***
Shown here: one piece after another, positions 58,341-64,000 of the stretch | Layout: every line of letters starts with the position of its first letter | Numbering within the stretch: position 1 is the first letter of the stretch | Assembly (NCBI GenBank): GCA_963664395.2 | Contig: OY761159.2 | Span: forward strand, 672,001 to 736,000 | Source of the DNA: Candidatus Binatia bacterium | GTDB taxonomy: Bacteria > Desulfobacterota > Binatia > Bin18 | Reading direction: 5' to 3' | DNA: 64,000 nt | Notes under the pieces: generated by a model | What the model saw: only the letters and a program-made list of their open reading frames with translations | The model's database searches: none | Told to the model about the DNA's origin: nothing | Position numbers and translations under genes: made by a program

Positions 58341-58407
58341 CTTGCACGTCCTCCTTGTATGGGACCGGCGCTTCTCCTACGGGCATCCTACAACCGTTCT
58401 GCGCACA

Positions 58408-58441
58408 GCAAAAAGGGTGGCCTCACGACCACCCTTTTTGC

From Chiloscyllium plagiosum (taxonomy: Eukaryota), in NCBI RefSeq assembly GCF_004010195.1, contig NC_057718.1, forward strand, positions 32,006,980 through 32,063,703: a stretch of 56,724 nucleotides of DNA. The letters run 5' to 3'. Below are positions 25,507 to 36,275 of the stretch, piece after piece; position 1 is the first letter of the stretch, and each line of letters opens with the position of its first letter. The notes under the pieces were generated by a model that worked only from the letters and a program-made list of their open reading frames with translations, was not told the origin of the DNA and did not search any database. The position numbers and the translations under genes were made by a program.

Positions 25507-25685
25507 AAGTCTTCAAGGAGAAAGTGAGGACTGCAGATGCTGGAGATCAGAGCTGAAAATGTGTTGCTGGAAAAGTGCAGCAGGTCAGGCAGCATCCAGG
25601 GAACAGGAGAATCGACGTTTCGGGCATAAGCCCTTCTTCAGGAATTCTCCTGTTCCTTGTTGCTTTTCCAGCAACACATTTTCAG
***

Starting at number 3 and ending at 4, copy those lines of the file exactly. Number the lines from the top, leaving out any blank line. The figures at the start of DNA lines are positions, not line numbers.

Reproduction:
58341 CTTGCACGTCCTCCTTGTATGGGACCGGCGCTTCTCCTACGGGCATCCTACAACCGTTCT
58401 GCGCACA